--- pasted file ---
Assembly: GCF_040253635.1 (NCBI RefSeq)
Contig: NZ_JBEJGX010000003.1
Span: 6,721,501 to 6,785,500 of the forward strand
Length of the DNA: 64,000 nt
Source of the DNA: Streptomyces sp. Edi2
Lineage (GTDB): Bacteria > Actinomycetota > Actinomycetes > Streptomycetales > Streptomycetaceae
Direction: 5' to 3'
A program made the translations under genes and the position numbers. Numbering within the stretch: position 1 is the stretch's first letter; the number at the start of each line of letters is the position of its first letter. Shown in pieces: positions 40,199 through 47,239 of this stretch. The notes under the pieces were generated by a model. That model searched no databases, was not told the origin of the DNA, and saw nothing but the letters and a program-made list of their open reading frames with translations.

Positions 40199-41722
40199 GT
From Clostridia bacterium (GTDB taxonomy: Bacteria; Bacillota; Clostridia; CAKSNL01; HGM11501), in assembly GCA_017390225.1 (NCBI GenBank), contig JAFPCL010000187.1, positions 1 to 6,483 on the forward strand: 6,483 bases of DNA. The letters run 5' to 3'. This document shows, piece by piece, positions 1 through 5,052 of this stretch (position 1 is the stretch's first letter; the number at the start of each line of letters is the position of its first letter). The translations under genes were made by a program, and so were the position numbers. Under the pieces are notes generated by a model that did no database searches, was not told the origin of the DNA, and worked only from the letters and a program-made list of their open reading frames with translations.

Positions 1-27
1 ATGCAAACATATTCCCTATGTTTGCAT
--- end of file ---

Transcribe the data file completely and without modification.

Assembly: GCF_040253635.1 (NCBI RefSeq)
Contig: NZ_JBEJGX010000003.1
Span: 6,721,501 to 6,785,500 of the forward strand
Length of the DNA: 64,000 nt
Source of the DNA: Streptomyces sp. Edi2
Lineage (GTDB): Bacteria > Actinomycetota > Actinomycetes > Streptomycetales > Streptomycetaceae
Direction: 5' to 3'
A program made the translations under genes and the position numbers. Numbering within the stretch: position 1 is the stretch's first letter; the number at the start of each line of letters is the position of its first letter. Shown in pieces: positions 40,199 through 47,239 of this stretch. The notes under the pieces were generated by a model. That model searched no databases, was not told the origin of the DNA, and saw nothing but the letters and a program-made list of their open reading frames with translations.

Positions 40199-41722
40199 GT
From Clostridia bacterium (GTDB taxonomy: Bacteria; Bacillota; Clostridia; CAKSNL01; HGM11501), in assembly GCA_017390225.1 (NCBI GenBank), contig JAFPCL010000187.1, positions 1 to 6,483 on the forward strand: 6,483 bases of DNA. The letters run 5' to 3'. This document shows, piece by piece, positions 1 through 5,052 of this stretch (position 1 is the stretch's first letter; the number at the start of each line of letters is the position of its first letter). The translations under genes were made by a program, and so were the position numbers. Under the pieces are notes generated by a model that did no database searches, was not told the origin of the DNA, and worked only from the letters and a program-made list of their open reading frames with translations.

Positions 1-27
1 ATGCAAACATATTCCCTATGTTTGCAT